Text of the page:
Pretoria -- The United States remains committed to saving lives in the developing world by strengthening critical health programs. Through the U.S. President’s Emergency Plan for AIDS Relief (PEPFAR), the U.S. remains fully committed to the fight against HIV/AIDS, especially in Africa, and remains the largest funder and technical advisor of the global response.
As part of President Obama’s Global Health Initiative (GHI), PEPFAR is continuing to grow.
HIV/AIDS organisations who are members of the South African National AIDS Council (SANAC) welcomed the FIFA statement regarding access to FIFA controlled fan parks and stadia that appears to have been released on June 6th. However we would like to point out the following inconsistencies in the statement.
Backtracking by international donors in funding HIV/AIDS risks undermining years of positive achievements and will cause many more unnecessary deaths, warns humanitarian aid group Médecins Sans Frontières/Doctors Without Borders (MSF) in a new report.
"One health care worker, one facility, one patient, two diseases. Stop the ping-pong: a lack of TB/HIV integration kills”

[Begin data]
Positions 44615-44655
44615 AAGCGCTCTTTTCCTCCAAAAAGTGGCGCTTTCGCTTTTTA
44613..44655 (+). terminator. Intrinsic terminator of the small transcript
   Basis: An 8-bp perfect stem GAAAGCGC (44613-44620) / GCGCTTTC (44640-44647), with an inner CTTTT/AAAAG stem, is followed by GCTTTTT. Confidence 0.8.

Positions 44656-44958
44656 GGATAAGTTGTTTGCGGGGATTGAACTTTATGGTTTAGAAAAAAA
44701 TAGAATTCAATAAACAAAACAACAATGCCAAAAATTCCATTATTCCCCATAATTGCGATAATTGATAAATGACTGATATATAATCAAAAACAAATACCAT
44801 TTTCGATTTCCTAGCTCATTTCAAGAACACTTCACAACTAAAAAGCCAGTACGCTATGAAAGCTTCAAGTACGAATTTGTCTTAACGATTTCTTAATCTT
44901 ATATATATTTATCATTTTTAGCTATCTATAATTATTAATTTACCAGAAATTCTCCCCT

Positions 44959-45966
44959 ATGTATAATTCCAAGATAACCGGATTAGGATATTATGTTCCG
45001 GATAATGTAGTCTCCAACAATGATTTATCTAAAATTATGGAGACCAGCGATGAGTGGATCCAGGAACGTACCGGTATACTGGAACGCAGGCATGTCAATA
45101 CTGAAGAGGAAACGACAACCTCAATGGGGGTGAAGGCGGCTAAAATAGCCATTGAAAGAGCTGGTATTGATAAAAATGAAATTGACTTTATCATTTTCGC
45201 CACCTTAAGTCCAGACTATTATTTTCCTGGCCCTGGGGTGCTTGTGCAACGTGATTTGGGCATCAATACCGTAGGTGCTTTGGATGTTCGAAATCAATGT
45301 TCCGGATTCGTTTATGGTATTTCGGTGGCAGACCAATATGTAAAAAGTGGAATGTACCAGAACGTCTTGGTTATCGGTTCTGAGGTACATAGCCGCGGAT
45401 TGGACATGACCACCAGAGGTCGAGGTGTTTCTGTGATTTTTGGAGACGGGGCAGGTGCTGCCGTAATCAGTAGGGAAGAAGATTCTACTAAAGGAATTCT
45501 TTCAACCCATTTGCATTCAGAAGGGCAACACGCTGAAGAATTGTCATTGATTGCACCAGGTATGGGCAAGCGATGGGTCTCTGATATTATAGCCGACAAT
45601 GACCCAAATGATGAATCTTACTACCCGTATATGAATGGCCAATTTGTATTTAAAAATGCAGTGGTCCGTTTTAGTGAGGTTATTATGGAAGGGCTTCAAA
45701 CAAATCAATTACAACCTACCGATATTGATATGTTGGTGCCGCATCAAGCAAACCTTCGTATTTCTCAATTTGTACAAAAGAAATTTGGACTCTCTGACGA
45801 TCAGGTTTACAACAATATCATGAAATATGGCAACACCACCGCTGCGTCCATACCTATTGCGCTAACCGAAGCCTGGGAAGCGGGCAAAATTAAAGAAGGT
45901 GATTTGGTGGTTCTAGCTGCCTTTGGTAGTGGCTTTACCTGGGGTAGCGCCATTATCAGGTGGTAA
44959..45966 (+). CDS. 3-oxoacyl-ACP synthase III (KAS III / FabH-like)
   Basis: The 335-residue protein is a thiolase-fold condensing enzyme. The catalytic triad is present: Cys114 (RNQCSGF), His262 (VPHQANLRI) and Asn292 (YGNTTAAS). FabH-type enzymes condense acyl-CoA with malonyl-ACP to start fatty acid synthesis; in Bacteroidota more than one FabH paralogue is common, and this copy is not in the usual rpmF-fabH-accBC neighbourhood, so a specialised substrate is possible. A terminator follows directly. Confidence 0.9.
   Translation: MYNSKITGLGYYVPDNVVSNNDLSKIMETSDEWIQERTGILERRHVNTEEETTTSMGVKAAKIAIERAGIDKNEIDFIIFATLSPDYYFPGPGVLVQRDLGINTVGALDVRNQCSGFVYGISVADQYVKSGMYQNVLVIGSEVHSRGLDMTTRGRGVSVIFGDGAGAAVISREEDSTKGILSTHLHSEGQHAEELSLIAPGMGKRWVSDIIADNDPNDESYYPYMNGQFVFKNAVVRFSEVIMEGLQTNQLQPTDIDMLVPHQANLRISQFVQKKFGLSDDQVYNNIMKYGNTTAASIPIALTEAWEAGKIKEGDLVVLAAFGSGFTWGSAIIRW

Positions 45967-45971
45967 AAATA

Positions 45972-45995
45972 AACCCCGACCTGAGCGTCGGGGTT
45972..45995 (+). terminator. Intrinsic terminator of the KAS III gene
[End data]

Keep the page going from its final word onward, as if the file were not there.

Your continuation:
South African charity, Gift of the Givers, has stepped up its drive to bring humanitarian aid directly to desperate, starving Haitians as red tape hampers international relief efforts.
The organisation’s Imtiaz Sooliman, points out that the charity is negotiating the passage of 100 tons of high-nutrition food parcels and medical supplies to be distributed independently.
The move could speed up delivery to areas poorly serviced by United Nations (UN)-led agencies.
South African President Kgalema Motlanthe says the G20 summit has agreed to protect financing for developing countries, and pledged to conclude talks on a new global trade deal.
"There's a recognition that the developing countries offer an opportunity for growth... There's a commitment to ensure that developing countries receive finances particularly in infrastructure," explains Motlanthe.